Prof. Robert Dussey

Professeur de philosophie politique
Ministre des Affaires Etrangères, de la Coopération et de l'Intégration Africaine du Togo

Prof. Robert Dussey

Professeur de philosophie politique
Ministre des Affaires Etrangères, de la Coopération et de l'Intégration Africaine du Togo
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Statement by the honorable professor Robert Dussey, Chief negotiator for the ACP group of states

Friday 28 September 2018, 10:00, New York, United States of America

OPENING OF NEGOTIATIONS ON A NEW PARTNERSHIP AGREEMENT BETWEEN THE EUROPEAN UNION AND COUNTRIES OF THE ACP GROUP OF STATES

Your Excellency’s, distinguished guest ladies and gentlemen.
Let me first thank Commissioner Minister for accepting to behave in New York

In less than two years, we are called to renew the terms of ACP-EU cooperation. This ceremony officially launches the process of the negotiations that will lead us to a new agreement. The signing of a new cooperation agreement between our two entities was well worthwhile as the European Union and the ACP still have unexploited opportunities to explore and exploit together. To paraphrase the title of a book by Karl POPPER and Konrad LORENZ the horizon of our cooperation remains open and there is room for hope for the future.

For the future of our cooperation, hope is justified only if it is based on a common commitment to journeying together along the road of prosperity. We must work together to succeed together. ACP-EU cooperation will remain faithful to its original ambition only if it remains a partnership at the service of the fundamental human right to ACP peoples’ development. The key challenge for the ACP remains the war on the lack of development and our partnership must be able to help ACP member States to meet this challenge.

The connection between the ACP Group and the EU was established in Article 1 of Chapter 1 of the Georgetown Agreement, the Constitutive Act of the ACP Group, which states that “The Members of the ACP Group shall be the African, Caribbean and Pacific States which are signatory to the Convention of Lomé and to this Agreement.” The ACP Group underlines that ACP-EU partnership is a valuable and unique achievement that has strengthened bonds between ACP and EU peoples and countries throughout the last 45 years of its existence. The opening of the negotiations today heralds the continuity of trust and confidence cherished by parties to the Partnership.

Difficulties, misunderstandings and pitfalls may arise in the joint venture of negotiations, but we must stand firm, use our “practical wisdom” to overcome them. “Practical wisdom”, the other name of ARISTOTE’s phronesis, says Paul RICOEUR in his work oneself as another, “consists in inventing just behavior suited to the singular nature of the case”. It can help us overcome the aporias, the “reasonable disagreements”, the “objective illusions” and risks of stalemates immanent to any normal process of negotiation.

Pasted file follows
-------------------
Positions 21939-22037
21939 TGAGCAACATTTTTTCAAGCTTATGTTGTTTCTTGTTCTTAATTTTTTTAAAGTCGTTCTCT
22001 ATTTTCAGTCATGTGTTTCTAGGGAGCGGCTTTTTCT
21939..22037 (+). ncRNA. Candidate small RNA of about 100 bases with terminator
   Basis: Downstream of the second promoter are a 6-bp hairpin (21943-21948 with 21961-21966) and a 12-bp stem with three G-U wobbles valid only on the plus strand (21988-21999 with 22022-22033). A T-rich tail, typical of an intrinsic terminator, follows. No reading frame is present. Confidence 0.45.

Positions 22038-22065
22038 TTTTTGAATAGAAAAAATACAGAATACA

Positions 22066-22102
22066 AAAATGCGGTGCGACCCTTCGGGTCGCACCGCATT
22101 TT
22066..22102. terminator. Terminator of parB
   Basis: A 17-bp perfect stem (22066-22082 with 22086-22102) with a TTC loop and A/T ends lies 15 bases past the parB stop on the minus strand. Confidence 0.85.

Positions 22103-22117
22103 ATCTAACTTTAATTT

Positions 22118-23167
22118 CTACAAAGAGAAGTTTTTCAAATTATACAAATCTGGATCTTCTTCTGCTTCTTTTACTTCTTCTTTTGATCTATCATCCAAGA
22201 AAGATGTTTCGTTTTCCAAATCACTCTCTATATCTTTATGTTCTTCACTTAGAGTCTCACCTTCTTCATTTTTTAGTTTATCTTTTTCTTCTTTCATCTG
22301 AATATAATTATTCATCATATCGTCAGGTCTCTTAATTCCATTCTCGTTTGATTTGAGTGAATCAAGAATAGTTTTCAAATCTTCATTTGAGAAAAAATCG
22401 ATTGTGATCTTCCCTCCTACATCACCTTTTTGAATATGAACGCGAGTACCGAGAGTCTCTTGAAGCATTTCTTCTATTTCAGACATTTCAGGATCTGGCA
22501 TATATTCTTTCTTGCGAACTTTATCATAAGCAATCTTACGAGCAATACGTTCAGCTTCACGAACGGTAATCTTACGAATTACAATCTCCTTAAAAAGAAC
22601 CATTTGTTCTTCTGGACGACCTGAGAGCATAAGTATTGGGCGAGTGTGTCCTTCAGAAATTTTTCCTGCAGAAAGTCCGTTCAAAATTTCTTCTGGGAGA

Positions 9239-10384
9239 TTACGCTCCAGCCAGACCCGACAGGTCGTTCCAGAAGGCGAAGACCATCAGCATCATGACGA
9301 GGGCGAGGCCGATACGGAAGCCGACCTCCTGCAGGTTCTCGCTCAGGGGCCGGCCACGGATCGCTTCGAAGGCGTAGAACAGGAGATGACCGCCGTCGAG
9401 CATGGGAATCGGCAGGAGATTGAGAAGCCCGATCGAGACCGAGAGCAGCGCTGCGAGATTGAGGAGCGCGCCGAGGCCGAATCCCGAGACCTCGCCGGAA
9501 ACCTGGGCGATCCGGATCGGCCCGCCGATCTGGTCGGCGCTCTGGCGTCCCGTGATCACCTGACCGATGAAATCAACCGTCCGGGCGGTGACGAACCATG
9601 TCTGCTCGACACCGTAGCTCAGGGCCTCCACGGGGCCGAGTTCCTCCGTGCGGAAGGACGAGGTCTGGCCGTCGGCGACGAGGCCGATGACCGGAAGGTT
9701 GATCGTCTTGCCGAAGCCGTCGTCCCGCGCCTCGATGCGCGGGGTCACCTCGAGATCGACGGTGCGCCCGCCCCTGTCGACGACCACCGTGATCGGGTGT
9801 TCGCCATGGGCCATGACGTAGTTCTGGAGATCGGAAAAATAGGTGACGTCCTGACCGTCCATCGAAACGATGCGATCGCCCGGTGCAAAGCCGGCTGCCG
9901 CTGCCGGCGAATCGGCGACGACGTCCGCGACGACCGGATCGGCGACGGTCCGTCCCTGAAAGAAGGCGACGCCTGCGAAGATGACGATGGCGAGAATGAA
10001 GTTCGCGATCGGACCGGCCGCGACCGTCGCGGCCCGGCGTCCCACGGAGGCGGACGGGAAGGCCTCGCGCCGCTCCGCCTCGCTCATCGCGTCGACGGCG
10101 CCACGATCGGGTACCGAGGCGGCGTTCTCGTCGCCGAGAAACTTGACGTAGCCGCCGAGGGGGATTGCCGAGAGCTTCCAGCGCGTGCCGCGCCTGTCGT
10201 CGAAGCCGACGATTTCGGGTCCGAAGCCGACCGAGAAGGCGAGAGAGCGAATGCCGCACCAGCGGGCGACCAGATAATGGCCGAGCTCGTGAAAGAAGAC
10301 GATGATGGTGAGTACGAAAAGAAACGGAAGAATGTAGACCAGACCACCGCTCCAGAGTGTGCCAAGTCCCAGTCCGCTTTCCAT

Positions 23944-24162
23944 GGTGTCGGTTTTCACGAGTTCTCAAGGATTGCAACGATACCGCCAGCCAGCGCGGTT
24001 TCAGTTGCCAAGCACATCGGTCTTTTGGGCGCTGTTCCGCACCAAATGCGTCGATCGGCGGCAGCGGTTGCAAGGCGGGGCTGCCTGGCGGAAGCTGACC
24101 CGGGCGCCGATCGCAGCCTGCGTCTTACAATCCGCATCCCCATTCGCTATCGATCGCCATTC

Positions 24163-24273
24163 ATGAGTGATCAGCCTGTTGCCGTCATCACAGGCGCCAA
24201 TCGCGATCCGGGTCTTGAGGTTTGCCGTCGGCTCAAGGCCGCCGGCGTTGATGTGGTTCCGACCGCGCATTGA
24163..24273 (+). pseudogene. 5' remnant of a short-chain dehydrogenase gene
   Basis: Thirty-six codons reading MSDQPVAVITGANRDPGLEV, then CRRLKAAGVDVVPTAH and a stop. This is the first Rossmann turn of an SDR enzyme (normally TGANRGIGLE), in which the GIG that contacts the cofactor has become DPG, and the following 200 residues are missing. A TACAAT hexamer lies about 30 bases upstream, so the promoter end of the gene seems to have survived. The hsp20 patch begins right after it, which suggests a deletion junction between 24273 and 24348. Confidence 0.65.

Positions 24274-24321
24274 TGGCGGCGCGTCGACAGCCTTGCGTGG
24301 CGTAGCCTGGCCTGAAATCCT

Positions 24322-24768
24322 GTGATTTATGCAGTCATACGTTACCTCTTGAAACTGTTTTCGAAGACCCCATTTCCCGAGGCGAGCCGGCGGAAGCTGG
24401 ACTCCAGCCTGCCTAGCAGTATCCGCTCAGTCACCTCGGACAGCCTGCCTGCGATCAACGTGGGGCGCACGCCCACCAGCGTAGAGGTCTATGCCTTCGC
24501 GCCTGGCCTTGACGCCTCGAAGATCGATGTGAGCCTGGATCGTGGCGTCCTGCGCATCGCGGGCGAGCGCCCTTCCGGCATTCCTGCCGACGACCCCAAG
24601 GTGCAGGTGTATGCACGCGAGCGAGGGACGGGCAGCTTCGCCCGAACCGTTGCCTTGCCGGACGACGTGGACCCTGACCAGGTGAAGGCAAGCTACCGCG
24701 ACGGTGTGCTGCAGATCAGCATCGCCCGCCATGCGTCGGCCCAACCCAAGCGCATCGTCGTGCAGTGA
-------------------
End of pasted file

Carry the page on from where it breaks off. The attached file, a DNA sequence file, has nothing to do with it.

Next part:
We must ensure that ACP-EU cooperation really serve the cause of development of ACP countries. ACP-EU cooperation can only lead to the development desired and hoped for by the ACP States if it does not annihilate their endogenous development initiatives, if it does not compromise – to borrow the word from Amartya SEN – the “capabilities” of the ACP countries through deindustrialization and the dismantling of their economies. It is in the economic and strategic interest of Europe that the ACP countries develop. To think otherwise would be a lack of ambition.

We need more ambition and imagination to understand the new challenges of our cooperation that we hope for and wish to be more fruitful, fairer and more responsible. When you are two to journey on a road, you need essential lucidity so as not to step on your fellow traveler’s toes. Lucidity, by its Latin etymology, means “light” and someone who is lucid, says Augustin Kouadio DIBI “is someone that can see clearly, someone that grasps things in the light”. In the light, we will come to a new agreement in the best interest of Europe and the ACP countries.
Many topics will be on the agenda of upcoming negotiations. These topics touch on fields (for illustrative purposes) such as economics and investment, development cooperation, research and technological innovation, climate change, the war on poverty, security, political dialogue and migration. The examination of all these subjects must be done in the near future in broader rationality.

Because I remain convinced that the horizon of ACP-EU cooperation remains open; that the European Union and the ACP countries still have “possible future” to explore and invent together, I would like to end on this thought of the French philosopher of prospection Gaston Berger in his book The Phenomenology of time and Prospective: “Tomorrow will not be like yesterday. It will be new and it will depend on us. It is less to discover than to invent”.

Good luck with future negotiations.
Thank you for your attention

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